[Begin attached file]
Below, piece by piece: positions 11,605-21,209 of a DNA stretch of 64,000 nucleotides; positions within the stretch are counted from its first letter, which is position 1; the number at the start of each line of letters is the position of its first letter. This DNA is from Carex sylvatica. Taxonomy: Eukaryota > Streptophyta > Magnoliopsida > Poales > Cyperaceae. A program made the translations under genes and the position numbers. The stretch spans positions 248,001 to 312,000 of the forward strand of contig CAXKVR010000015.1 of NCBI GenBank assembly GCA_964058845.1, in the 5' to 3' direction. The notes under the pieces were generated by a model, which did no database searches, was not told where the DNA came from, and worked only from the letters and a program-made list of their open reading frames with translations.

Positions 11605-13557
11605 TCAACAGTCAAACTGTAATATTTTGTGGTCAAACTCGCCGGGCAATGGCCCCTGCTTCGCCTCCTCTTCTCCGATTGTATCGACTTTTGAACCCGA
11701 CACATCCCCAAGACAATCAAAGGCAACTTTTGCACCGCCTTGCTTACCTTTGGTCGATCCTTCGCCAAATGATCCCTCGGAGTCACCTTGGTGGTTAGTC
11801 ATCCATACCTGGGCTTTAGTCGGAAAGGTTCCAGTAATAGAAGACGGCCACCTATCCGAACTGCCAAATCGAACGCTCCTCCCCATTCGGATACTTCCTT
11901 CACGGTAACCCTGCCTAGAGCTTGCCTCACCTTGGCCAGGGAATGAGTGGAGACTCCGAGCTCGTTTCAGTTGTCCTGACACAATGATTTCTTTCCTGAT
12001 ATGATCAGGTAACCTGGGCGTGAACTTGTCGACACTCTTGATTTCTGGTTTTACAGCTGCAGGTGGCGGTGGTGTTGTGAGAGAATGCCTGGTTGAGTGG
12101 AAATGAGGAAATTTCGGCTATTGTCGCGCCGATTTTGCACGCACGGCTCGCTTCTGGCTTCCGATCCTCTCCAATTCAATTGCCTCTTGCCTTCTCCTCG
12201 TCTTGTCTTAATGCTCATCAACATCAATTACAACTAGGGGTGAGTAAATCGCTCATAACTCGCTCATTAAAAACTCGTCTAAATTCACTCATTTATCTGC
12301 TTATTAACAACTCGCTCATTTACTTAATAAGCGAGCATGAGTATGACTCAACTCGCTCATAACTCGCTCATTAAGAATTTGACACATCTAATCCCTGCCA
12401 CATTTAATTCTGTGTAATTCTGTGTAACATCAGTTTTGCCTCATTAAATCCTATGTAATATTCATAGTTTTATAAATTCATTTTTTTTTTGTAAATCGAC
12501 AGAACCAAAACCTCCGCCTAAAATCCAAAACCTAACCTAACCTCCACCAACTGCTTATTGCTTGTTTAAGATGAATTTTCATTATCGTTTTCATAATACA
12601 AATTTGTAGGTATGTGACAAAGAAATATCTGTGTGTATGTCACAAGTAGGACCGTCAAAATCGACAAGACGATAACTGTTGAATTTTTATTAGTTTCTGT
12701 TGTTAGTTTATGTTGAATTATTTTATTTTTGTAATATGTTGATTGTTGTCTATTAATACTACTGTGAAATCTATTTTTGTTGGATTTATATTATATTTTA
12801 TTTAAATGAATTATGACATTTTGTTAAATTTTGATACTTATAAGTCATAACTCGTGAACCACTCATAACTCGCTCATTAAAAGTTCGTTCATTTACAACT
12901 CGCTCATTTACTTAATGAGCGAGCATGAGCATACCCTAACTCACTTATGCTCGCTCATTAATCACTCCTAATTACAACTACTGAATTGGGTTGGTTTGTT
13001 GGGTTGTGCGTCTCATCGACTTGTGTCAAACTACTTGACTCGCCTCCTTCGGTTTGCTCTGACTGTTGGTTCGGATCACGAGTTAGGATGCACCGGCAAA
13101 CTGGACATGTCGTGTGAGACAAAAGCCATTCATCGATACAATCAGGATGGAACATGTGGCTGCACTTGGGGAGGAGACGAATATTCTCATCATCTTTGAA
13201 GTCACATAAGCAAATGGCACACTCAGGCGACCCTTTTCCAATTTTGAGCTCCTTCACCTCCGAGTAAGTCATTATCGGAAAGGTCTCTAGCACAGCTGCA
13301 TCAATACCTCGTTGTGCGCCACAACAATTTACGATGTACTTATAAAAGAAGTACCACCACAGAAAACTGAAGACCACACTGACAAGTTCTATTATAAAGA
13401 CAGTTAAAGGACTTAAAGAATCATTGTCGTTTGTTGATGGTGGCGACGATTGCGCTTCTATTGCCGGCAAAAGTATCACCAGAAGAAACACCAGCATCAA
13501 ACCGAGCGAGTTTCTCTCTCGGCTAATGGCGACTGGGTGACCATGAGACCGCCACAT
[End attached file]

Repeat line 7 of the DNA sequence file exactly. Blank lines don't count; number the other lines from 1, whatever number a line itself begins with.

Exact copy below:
12001 ATGATCAGGTAACCTGGGCGTGAACTTGTCGACACTCTTGATTTCTGGTTTTACAGCTGCAGGTGGCGGTGGTGTTGTGAGAGAATGCCTGGTTGAGTGG